Children with no siblings are no less capable of having and displaying solid social skills when compared to children raised with siblings, a new study suggests.
This study observed more than 13,000 students from middle school and high school.
Researchers explain how no concern should be shown about the inability for children without siblings to develop social skills necessary to interact with other students.
Many people fear children without siblings will lack social skills developed by interacting with their brothers and sisters.
For this study, data was collected from children between grade 7 and grade 12 from over 100 different schools throughout the United States.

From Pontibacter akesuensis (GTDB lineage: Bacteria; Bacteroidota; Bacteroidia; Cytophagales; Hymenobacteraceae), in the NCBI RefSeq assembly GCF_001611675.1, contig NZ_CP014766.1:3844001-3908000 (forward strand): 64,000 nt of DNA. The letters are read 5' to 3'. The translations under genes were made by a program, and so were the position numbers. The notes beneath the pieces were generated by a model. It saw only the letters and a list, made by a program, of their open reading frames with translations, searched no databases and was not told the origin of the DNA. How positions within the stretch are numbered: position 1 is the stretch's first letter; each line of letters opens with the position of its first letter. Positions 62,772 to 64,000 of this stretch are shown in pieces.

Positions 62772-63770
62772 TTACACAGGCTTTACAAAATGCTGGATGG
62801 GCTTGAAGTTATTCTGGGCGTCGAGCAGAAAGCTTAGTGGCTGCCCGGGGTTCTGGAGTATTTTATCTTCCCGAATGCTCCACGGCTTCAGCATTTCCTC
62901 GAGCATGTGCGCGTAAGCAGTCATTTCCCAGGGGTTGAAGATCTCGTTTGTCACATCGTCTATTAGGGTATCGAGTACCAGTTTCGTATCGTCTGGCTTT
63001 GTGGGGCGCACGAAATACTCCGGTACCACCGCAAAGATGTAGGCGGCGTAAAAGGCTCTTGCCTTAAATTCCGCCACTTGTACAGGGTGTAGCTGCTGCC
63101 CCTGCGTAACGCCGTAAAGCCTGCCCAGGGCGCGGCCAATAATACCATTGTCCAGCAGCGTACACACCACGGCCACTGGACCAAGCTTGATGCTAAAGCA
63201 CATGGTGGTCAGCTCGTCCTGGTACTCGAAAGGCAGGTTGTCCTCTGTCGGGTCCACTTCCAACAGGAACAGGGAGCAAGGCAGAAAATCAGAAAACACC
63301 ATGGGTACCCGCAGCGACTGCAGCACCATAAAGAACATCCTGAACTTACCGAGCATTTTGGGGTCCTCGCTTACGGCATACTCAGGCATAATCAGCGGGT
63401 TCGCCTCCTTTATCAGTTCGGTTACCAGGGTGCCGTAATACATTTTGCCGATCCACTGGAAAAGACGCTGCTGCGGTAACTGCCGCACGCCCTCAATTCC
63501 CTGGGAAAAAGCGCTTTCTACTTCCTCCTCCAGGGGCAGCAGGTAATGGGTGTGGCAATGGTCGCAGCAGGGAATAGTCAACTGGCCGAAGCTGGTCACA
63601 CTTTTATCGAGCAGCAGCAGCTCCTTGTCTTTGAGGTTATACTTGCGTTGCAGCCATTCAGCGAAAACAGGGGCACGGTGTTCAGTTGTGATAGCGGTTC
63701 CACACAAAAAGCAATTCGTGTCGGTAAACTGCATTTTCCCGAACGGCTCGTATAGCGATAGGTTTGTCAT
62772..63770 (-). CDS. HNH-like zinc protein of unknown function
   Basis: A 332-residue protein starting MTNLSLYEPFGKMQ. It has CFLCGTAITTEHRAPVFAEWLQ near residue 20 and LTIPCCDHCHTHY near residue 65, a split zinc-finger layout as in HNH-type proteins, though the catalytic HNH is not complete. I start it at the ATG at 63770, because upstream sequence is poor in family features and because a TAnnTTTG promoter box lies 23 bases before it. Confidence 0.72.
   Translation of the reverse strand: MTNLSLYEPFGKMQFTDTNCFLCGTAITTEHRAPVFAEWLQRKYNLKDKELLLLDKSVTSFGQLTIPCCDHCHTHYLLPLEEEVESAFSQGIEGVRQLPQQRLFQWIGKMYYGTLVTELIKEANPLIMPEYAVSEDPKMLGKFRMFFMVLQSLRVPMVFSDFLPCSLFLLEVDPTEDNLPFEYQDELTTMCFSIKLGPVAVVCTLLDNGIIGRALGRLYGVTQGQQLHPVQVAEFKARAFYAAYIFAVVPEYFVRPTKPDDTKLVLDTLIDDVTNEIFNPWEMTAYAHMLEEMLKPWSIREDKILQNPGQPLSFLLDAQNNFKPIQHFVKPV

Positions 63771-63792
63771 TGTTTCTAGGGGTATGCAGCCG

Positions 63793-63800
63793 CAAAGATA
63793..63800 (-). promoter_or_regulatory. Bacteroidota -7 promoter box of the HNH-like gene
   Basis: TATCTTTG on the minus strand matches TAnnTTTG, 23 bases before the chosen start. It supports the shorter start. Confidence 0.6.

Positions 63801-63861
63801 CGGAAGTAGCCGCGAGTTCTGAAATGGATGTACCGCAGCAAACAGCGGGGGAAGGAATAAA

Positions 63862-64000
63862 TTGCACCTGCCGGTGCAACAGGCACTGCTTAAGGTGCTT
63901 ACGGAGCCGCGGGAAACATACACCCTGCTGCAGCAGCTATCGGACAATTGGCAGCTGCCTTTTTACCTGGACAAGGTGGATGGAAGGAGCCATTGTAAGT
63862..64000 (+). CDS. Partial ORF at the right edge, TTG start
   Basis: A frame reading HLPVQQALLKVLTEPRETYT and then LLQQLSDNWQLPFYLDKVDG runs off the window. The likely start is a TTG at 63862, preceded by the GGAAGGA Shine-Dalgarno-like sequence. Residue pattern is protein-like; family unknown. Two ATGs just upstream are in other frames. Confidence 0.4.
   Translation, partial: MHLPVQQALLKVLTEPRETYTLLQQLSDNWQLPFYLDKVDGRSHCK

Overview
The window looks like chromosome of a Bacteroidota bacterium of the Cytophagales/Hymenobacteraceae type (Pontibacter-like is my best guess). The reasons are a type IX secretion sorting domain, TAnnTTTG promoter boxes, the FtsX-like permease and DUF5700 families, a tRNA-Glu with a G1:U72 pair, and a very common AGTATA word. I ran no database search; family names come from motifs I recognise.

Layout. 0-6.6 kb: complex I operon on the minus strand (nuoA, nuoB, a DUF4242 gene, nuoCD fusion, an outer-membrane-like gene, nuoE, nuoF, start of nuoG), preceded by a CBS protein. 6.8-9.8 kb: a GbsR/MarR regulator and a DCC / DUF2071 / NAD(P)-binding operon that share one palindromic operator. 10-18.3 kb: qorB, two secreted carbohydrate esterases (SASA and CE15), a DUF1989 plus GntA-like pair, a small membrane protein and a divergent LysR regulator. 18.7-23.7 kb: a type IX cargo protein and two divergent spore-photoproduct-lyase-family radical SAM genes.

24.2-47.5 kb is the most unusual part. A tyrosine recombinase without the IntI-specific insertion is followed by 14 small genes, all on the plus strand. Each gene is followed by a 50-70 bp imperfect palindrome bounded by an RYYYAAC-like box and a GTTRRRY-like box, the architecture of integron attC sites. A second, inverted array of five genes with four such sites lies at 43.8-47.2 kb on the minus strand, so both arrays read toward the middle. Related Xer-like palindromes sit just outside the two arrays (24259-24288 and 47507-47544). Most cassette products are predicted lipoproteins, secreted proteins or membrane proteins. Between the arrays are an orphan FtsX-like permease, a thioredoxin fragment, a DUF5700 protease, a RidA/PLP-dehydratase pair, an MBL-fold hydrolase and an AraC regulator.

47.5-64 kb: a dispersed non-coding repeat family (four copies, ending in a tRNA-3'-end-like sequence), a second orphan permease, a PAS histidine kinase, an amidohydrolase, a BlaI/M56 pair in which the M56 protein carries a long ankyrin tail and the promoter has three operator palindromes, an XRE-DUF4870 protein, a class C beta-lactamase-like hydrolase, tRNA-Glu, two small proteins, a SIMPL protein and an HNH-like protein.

The researchers assessed popularity when asking children to list upwards of five male and five female friends. The number of friends were then tallied to determine how many times any individual was noted.
It was discovered that students were listed as a friend upwards of five times by their classmates and the presence of siblings did not affect the voting.
In each test, siblings appeared to have absolutely no impact on the popularity of any student among his or her peers.
Researchers believe the interactions children are involved with at school allow adequate development of social skills. Those students lacking the ability to interact with siblings will receive an abundance of opportunities to interact with students as they age through school.